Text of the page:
Available online on BBC Radio Iplayer for about thirty days till late July /early August 2017,  it may well be around in the BBC Radio Iplayer documentary section afterwards. This may not be available to some overseas readers.

Happy Listening!

Blogposted by Mark, Man of TIN on July 5th 2017.

 

Dutchy and Dade – the Confederate history of Forgotten Georgia

 

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‘Dutchy’ the demolished and buried Confederate statue of Elberton Georgia USA (photo: Jim Williamson /  Forgotten Georgia website)

It’s the 4th of July, American Independence Day.

I have spent several happy  evenings over the last week when I could have been gaming or painting, instead looking through the thousands of photographs on the Forgotten Georgia blog / website that I mentioned last week. http://forgottengeorgia2.blogspot.co.uk

I have now reached only E on the A to Z list of 159 Counties in the State of Georgia all represented on the Forgotten Georgia website – that’s a lot of Counties. http://news.wabe.org/post/why-ga-has-second-highest-number-counties-us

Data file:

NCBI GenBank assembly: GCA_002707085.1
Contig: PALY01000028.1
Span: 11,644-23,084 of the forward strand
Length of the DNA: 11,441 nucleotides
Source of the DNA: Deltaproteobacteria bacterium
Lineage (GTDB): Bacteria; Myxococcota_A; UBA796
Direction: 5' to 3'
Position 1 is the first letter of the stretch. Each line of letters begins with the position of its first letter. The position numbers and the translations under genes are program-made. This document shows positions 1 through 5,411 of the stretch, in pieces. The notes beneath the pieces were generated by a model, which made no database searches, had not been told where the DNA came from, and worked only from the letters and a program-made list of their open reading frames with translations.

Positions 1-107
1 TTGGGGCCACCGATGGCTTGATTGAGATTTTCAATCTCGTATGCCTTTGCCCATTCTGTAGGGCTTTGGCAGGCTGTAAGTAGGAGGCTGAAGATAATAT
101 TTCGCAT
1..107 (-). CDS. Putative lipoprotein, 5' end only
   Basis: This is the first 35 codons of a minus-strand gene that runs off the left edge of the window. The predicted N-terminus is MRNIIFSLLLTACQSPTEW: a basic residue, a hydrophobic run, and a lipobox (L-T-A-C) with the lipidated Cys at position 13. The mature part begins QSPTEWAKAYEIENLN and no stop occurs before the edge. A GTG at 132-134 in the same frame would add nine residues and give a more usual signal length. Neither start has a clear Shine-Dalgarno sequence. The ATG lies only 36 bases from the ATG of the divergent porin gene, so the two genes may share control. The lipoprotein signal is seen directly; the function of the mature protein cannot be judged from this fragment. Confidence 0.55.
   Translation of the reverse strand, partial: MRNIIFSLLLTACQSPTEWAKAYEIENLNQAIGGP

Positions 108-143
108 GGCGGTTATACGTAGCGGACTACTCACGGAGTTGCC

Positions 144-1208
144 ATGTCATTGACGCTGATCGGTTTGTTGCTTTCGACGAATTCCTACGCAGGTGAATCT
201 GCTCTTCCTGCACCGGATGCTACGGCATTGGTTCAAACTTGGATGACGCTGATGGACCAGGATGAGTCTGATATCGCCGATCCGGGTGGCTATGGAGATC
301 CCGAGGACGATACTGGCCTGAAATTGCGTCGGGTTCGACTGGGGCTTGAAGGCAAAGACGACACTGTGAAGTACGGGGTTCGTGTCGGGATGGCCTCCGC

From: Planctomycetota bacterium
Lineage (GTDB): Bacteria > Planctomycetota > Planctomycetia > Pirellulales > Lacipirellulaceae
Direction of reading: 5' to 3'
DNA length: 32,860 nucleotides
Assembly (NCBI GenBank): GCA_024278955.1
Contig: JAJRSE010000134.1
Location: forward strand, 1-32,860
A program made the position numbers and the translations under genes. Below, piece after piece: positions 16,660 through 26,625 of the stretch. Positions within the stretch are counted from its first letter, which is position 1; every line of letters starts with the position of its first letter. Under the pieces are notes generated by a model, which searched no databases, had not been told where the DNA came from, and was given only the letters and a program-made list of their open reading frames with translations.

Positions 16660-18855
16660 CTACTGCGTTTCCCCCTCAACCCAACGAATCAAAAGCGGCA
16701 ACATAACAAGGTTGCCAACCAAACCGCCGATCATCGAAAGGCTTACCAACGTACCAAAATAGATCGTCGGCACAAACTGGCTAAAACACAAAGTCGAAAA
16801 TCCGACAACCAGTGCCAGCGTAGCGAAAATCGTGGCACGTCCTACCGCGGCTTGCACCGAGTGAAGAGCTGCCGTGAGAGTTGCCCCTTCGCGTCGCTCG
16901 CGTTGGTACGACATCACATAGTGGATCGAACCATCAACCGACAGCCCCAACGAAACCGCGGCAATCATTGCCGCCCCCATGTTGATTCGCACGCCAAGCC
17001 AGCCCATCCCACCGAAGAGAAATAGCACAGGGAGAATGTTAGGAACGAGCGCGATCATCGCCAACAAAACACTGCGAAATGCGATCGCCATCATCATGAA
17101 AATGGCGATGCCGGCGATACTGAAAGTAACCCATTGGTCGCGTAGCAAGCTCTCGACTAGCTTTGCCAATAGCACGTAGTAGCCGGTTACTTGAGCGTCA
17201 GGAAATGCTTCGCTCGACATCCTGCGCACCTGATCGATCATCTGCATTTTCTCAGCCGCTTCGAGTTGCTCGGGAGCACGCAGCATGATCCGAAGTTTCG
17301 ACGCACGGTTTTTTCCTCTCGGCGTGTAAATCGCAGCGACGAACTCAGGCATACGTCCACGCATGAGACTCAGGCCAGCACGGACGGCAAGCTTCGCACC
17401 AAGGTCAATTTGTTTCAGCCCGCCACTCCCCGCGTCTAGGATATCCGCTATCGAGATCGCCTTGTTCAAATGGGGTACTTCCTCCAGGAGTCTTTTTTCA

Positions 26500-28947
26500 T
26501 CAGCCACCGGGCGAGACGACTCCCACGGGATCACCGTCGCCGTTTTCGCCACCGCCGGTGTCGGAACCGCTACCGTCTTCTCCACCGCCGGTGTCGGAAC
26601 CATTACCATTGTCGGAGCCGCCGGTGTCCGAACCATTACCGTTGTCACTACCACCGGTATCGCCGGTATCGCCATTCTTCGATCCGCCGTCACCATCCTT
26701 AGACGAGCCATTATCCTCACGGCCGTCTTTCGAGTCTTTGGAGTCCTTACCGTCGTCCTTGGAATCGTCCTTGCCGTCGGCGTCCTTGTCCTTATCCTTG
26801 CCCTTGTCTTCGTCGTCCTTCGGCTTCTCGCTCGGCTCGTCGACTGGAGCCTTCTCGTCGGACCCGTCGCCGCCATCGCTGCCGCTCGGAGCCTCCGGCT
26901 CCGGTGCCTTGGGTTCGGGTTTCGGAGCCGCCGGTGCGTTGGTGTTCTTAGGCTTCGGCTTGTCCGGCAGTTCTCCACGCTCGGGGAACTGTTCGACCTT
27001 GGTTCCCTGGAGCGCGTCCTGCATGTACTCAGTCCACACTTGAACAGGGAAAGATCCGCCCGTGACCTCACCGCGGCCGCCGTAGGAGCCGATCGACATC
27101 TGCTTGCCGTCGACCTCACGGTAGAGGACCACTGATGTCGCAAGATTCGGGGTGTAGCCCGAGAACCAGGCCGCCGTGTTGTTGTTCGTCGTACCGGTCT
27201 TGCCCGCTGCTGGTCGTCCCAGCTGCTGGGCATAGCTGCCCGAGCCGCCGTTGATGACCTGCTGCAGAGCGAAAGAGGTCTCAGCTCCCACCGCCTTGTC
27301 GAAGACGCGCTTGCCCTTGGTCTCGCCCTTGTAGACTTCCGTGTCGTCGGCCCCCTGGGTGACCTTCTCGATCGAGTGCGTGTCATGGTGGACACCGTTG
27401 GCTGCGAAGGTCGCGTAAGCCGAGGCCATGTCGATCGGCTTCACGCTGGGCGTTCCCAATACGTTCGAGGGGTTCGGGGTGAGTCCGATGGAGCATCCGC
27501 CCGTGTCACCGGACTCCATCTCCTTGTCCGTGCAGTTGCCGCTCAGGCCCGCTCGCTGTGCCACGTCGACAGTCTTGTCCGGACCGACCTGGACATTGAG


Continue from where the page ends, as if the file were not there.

This website  is such a rich visual and historic treat for modellers and military historians.

I showed this website to a work colleague who models American railroads and he was excited and very intrigued at all the construction details revealed as many of these buildings slowly collapse.

There are many American Civil War  sites from railroad stations to the last Confederate wooden flagpole in Georgia, Confederate CSA memorials and grave markers.

There are also historic sites and cemetery markers for the War Of 1812, American War of Independence, pioneer times and the numerous Indian Wars, separation from Spanish Florida etc.

There are turpentine tree stumps, preserved or faltering buildings from Black or African American schools to small chapels, covered bridges to rusting tin roofed wooden shacks and barns, Edward Hopper style town houses, mercantile stores, post offices, cotton gins, mills  and businesses right up to the Fifties and Sixties. Sometimes all that remains is a chimney stack in a field  or a small family cemetery of a few graves.